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gooood Interview NO.16 introduces Nakamura Hiroshi | Hiroshi Nakamura & NAP. More: Hiroshi Nakamura on gooood.
出品人：向玲 Producer: Xiang Ling
合作编辑：胡佳林 Coorporate Editor: Hu Jialin
编辑团队：陈诺嘉，杨子豪，王丛月，鹿璐， 苏昕，刘秘 Editor:Chen Nuojia, Yang Zihao, Wang Congyue, Lu Lu, Su Xin, Liu Mi
gooood x Hiroshi Nakamura
We realize that most of your latest works are projected (located) in suburban or in forest. Do you choose the site on purpose? And which part of the design you considered the most when you accept a commission?
I prefer project in natural environment to those are not. It is my social responsibility to make people aware of the importance of sustainability by creating buildings that fully express the beauty of the natural sites. Most of my clients came to me because they had seen my previous projects that interact well with the surrounding landscapes. As a result, most of my new projects are in sites of abundant nature contexts.
▼ 中村先生在优美自然环境中的项目案例部分摘选，selected projects with abundant nature contexts
In the book Architecture in Love published in 2007, you mentioned that “explore a new relationship of human and architecture”. Since then, ten years have past. Is there any new idea about this issue that you can share with us?
This is a ubiquitous issue. I have been thinking about this issue in the past 10 years, and of course this will continue in my further study and keep progressing. Comparing with what I understood a decade ago, I focus more on the dynamic relationships inside architecture. People are not static in a building. They would shake their heads, look around, sit or step around. They would experience the architecture in a constant stage of moving. Thus I would start my design with the dynamic relationship between human and architecture in my mind. Ribbon Chapel is a good example of that. When people enter the architecture, they would keep going up, repetitively separating and gathering, and finally meeting each other on the top of the chapel. This dynamic process helps them better experience the architecture. Sayama Lakeside Cemetery Community Hall expresses this relationship as well. The sloping ground of chapel is 1 cm lower than the altar. When people stand up and move towards the altar, they would experience this subtle sloping, which would cause changes in their mood. the visitors emerge the reminiscence of the person buried in this place, going down to meet them for one more time as they are attracted by the forest.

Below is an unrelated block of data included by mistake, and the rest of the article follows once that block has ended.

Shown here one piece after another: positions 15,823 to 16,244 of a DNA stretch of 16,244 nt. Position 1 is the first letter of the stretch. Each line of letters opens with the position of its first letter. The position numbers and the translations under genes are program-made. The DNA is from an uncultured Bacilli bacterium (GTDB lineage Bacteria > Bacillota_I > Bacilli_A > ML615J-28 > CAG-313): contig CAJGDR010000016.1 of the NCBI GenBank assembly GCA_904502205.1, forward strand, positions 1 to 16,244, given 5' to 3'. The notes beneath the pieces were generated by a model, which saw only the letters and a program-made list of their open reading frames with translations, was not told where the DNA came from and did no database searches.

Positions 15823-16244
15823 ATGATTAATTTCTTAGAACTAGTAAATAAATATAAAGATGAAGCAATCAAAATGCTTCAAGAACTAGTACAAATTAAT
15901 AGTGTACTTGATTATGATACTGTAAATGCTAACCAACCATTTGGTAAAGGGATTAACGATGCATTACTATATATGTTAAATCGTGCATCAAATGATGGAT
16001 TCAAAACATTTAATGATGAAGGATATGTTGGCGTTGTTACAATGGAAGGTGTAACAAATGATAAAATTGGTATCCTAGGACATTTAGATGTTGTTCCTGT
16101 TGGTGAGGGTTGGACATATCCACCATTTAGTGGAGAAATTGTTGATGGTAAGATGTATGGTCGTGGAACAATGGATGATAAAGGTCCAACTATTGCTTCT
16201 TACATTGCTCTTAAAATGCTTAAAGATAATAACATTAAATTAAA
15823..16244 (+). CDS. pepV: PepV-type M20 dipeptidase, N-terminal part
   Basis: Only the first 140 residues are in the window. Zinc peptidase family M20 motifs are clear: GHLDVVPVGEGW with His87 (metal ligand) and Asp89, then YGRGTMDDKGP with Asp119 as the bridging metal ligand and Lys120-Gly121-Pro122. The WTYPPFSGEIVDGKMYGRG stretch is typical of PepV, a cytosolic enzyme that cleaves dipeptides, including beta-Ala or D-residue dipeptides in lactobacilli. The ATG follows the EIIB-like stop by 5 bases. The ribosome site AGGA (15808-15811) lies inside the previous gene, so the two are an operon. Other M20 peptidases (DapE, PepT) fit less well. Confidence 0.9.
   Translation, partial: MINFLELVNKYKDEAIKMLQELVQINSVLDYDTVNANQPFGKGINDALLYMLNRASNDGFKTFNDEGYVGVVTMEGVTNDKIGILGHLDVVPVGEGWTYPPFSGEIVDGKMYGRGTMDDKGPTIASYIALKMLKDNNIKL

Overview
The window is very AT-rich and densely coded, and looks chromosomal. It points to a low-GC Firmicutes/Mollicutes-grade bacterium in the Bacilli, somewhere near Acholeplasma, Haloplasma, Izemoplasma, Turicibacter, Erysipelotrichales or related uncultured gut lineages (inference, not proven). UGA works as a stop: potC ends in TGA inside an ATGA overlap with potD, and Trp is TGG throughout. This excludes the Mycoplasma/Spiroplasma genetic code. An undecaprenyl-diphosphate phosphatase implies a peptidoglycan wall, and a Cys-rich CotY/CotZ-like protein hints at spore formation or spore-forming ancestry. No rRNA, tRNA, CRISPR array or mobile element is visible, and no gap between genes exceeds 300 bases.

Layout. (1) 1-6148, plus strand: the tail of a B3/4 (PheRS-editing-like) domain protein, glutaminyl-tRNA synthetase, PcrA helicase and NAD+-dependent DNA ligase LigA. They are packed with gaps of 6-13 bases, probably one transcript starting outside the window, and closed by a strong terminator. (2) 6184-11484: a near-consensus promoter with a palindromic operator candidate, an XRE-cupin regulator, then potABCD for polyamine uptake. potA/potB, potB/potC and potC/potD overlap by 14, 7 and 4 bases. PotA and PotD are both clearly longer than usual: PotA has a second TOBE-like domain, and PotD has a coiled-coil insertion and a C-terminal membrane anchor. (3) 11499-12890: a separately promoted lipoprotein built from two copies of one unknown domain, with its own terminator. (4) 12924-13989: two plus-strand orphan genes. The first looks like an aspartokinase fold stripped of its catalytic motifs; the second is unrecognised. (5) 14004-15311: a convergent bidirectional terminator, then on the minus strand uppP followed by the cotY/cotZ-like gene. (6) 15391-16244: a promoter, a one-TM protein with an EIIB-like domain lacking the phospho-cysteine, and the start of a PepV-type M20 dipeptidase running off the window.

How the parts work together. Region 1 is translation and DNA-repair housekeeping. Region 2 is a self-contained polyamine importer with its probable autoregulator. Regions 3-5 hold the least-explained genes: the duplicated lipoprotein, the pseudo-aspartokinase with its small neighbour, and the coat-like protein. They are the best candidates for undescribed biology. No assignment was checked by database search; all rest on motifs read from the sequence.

Implanting emotions in architectural designs needs experiencing a delicate process. Could you please introduce some of your design processes, and sharing some exciting parts with us.
以Ribbon Chapel 为例，我在设计的时候会想：今天，一对新人将在这里结成伴侣，合而为一，如何让他们在建筑里更加强烈地感受到这种心情的变化呢？为了回应这一想法，比起设计一座外形独特的建筑，我更加关注建筑使用者的感情。作为主角的新郎和新娘，支撑两人一路走来的家人和朋友，我希望强化他们在婚礼中的体验，让他们产生兴奋、感动等各种各样强烈的情感，这才是设计的目的所在。因此，我尝试去模拟两人的心情。在和员工开会的时候，我们还特意讨论了走在红毯上是什么感觉，会产生怎样的心情变化等等。总的来说，感情的设计是从对行为举止的设计开始的。一般来说，人们认为自己的行动是由于某种感情造成的，但事实有时是相反的，人会在行动中产生情感。医学上也会用行动疗法治疗心理疾病。
Take Ribbon Chapel as example, when I was designing I would imagine the emotional experience of the new couple. I would ask myself that what would they feel as they becoming husband and wife in this special day and how could the architectural space arouse and strengthen their feelings for this sacred moment. In response to this thought, I was more focus on the users’ emotions, rather than simply designing a unique architecture. I want to enhance all the users’ experience in the wedding ceremony including the grooms and brides as the star and their parents and friends whom have been supporting them all the time. The goal of the design is to put strong emotions in the people’s heart, making them excited and touched. Thus I tried to simulate the feelings of the couple and even discussed what emotional changes would occur when they were walking through the virgin road during staff meetings. I implant emotions by designing people’s behaviors in the architecture. Generally, people would take action when they feel something. But sometimes it works in the opposite way. Emotion could be generated by actions, which is why doctors would use behavior therapy to treat some mental diseases.
▼Ribbon Chapel – 新娘在被自然环绕的礼堂之中。Ribbon Chapel – the bride in the wedding hall surrounded by the nature
▼Ribbon Chapel – 新郎新娘扶级而上，最后相会于建筑顶部。Ribbon Chapel – the new couple keep walking upward and meet on the top
Ribbon Chapel is a small architecture with only 80 sqm area. Do you think that emotions could only be revealed in small-scaled architectural spaces? How can emotions be expressed architecturally in larger scales.
There are emotions that only large-scaled architecture could express and I would like to design projects of different scales. However, if we want to make people immerse in a building or have a delicate and intimate experience, it is important to control the size of the related objects to ensure that they are close enough for people to touch. This is one of the most important factors in designing architecture in a phenomenological approach. After years of interaction, emotions could be transmitted into architectures. Even in a large-scaled architecture, this contact is not impossible to create. For example, we could build up a big space by getting small ones together. In one word, I want to create an intimate large-scaled architecture, which could give people a specific sense of force without making them feel anxious or alienated.
The use of materials is very innovative and interesting in your design, like the kaleidoscope entrance tube at Tokyu Plaza and the Borosilicate glass in the Hiroshima House. What efforts have you put in experimenting materiality? Could you share some experiences in developing and using materials?